Also, the images carved include apparently what a few of these articles are claiming are depictions (not claiming "characters," by a long shot) of a "ritual" or "symbolic" nature, by which they could mean images of 鼎s, 饕餮 and/or the various marks indicating different peoples as opposed to different types of animals. Neither of us know, obviously; all I'm saying is that there is more to this than the sound bites. They're in the right geographical place; it's hard not to think that someone, even much later down the line, saw them and got ideas. From the looks of it, they're still getting ideas today.
posted by Adam White at 12:59 PM on May 18, 2007


EUROPEAN WRITINGS OLDER THAN THOUGHT?

25000 years old cave paintings found in France...
http://donsmaps.com/cavepaintings3.html


Eyesroll...
posted by yoyo_nyc at 2:45 PM on May 18, 2007


The real origins of Chinese writing are that tens of thousands of years ago a young boy was sitting on the grass and when he stood up the imprint of the grass on the palm of his hand seemed to say something to him. So he replicated the shapes by scratching them out on a flat stone and told his friends, "This is the language of the Earth." The word spread and from then on people in China wrote their thoughts in that way.
posted by nickyskye at 5:04 PM on May 18, 2007


Found this quite trenchant rubbishing (from 2005, in Chinese) of the theory by Tang Huisheng (汤惠生), who's an expert on rock art and has visited the site.
He questions the lichen dating methods, points out the similarity of the paintings to those by other nomad hunters, and then addresses the link to Chinese characters:
《新民周刊》:那大麦地的岩画与汉字起源到底有没有关系呢?

  汤惠生:我们既然确定了大麦地岩画的时代,那么我们便可以确凿地认为,大麦地岩画与汉字的形成没有任何关系了。即便是大麦地岩画的时代远远早于甲骨文,我们也不能因为它们在某种程度上相似而认为两者之间有什么联系,尽管许多岩画符号具有表意和指事功能。二者最大的区别是岩画没有表音功能,其符号在象征系统中不具有经常性和稳定性。此外文字是用于交流的语言的象征体系,是一种专门工具,而岩画则更多是一种宗教仪式。大麦地有些画面被加以明确解释,如“臣服”,这只是一种望文生训式的猜测,即便是正确的,也不能因此而将大麦地岩画与汉字之源或文字相联系。即便是两者之间有关系,但这种建立在经验感觉之上的归纳法本身就不具备科学性。

  从认识论角度或人类学角度来看,岩画和甲骨文或许有关联,因为二者都有象形功能;但从考古文化类型学角度来看,二者是不可能有渊源关系的,因为二者分属于完全不同的文化体系,或用生物学的说法属于不同的种。这个道理就如同我们现代人不是尼安德特人的后代一样,尽管我们现代人类的祖先与尼安德特人有着很多的相似之处。我们讨论汉字的起源时不应该从认识论和人类学的角度来进行,因为这种通则式的研究在讨论种族和地区文化起源时不仅于事无补,反而会模糊了问题的焦点。我们对汉文字起源的研究假如基于这种错误的方法来进行,我以为不会有任何结果和进展的。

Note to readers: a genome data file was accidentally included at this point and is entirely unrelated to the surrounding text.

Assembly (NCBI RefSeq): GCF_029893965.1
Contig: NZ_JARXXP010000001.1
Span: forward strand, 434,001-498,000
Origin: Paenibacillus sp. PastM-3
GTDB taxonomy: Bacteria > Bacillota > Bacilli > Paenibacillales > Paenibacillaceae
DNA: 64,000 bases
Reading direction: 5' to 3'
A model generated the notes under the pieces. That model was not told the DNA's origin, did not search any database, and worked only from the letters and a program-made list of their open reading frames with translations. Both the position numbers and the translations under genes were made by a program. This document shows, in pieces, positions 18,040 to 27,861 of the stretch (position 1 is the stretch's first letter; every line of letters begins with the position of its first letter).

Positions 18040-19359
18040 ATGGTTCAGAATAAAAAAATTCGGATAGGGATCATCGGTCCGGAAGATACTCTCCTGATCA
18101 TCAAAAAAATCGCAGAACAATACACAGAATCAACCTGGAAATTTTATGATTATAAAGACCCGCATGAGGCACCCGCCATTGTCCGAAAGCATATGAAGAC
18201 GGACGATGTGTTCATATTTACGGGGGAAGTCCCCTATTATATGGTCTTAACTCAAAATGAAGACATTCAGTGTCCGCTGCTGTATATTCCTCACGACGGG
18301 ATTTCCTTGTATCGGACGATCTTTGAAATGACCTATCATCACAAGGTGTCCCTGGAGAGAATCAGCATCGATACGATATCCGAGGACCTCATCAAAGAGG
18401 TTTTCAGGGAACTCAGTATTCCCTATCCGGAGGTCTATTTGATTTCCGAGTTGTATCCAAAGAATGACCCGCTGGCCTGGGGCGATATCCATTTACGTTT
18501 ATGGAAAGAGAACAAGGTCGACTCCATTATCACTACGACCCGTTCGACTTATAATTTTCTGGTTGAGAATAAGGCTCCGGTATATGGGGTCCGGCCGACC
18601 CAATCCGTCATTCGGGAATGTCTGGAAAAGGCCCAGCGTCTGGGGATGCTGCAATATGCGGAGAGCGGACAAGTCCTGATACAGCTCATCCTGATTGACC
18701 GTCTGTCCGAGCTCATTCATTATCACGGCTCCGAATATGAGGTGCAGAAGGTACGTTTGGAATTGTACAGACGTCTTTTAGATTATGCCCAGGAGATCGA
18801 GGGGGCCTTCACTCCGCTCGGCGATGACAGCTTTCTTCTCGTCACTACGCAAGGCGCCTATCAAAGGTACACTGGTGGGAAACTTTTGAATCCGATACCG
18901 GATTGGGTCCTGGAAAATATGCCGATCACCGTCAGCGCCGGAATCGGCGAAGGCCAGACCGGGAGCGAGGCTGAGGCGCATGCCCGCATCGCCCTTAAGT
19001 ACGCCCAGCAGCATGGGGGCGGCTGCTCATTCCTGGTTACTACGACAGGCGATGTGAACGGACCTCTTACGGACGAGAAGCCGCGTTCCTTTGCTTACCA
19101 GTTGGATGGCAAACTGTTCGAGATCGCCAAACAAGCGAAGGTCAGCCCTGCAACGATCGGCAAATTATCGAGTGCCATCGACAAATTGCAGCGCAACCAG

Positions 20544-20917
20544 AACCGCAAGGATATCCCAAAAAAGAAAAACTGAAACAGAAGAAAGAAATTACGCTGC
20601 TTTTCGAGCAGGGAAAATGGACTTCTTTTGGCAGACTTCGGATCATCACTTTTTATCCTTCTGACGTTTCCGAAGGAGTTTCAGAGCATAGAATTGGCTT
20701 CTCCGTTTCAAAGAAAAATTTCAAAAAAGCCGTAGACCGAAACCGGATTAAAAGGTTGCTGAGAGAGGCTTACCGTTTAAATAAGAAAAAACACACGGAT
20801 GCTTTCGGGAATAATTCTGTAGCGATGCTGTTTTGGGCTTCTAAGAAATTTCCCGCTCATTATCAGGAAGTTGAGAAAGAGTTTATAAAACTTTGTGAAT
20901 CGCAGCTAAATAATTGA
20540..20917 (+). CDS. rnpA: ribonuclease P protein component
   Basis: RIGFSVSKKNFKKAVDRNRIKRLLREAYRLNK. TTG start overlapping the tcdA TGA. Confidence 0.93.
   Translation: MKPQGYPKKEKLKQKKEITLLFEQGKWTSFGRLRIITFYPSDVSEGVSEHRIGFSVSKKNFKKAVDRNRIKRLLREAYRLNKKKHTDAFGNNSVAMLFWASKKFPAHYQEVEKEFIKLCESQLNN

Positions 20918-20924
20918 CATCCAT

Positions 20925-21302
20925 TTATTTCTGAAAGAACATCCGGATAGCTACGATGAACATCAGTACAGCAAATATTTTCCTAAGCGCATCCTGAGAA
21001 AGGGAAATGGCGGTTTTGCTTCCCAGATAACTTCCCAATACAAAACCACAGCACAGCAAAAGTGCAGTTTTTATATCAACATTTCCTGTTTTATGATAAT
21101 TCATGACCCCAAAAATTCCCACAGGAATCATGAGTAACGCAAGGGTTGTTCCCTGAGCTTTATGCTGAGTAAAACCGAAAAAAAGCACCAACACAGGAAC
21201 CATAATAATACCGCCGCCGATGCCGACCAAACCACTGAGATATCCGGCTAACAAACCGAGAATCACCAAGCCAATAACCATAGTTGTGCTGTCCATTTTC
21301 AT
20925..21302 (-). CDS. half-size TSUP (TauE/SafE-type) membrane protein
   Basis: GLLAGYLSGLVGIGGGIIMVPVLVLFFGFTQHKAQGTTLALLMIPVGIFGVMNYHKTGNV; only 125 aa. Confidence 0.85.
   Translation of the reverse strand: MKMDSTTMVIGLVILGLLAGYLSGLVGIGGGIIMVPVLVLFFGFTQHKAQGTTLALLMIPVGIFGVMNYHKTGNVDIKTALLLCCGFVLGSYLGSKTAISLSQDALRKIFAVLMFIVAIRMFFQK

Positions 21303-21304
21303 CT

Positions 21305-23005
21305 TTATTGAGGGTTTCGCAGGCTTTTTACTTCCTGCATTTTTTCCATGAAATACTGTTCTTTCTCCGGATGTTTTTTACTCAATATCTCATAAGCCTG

Xinmin Weekly: So is there in fact any link between the Damaidi rock carvings and the origin of Chinese characters?

Mr Tang: Since we've confirmed what era the Damaidi rock carvings come from, we can say even more conclusively that they have absolutely no connection to the form taken by Chinese characters. Even if the Damaidi carvings did date from a period much earlier than oracle bone script, we couldn't say that the two were related because they resemble one another on some level, even if the symbols in many rock carvings do have semantic or ideographic functions. The biggest difference between the two is that the rock carvings have no phonetic function. The symbols have no fixed or regular meanings within an ideographic system. Moreover, characters are an ideographic representation of language designed to communicate, a kind of specialist tool, but rock carvings more usually have a religious ritual function. Some specific definitions have been give to certain of the Damaidi carvings, such as [giving one the purported meaning] "submission to rule," but these are guesses based on post hoc interpretations drawn from their form. Even if they are in fact correct, it doesn't mean you can link the carvings at Damaidi to the origins of Chinese characters or other writing. And even if there is a link between the two, this kind of inductive reasoning based on experiential evidence is not scientific.

Looked at in epistemological or anthropological terms, they may be a link between rock carvings and oracle bone script, as the two both have ideographic functions; but in terms of archaeological or cultural typology there is no possibility the one is the source of the other, as they belong to two completely separate cultural systems. To use the biological terms, they belong to different species. This is the same principle that says we modern humans are not the descendants on Neanderthals, even though our ancestors were similar to Neanderthals in many ways. We shouldn't be discussing the origins of Chinese characters in epistemological or anthropological terms, because research couched in such generalities is not only of no help in discussing the origins of an ethnic or regional culture, it in fact makes the focal point of the issue less clear. If we base a study of the origins of Chinese characters on this kind of erroneous methodology, it is my contention that we shall see no [worthwhile] results or progress.
Mr Tang ends by saying: "我再次强调,我这里仅仅针对来自部分新闻媒体的说法。炒作不仅丝毫不会提升我国学术研究的质量,也丝毫不会提升我国的政治文化等影响,反而会贻笑大方,此风不可长。" ("I'll reiterate, what i say here is aimed at they way things are being reported in some of the media. Hyping things up will not only not help raise the quality of academic research in China, nor will it improve the China's political or cultural influence or the like. Quite the reverse, we will invite ridicule. This is not a tendency we should be encouraging.")
posted by Abiezer at 12:55 AM on May 19, 2007 [4 favorites]


Oh, hey - this is cool. Lots more detail. Thanks.
posted by Adam White at 1:45 AM on May 19, 2007


Well done, Abiezer. Thanks.
posted by bokane at 10:33 AM on May 19, 2007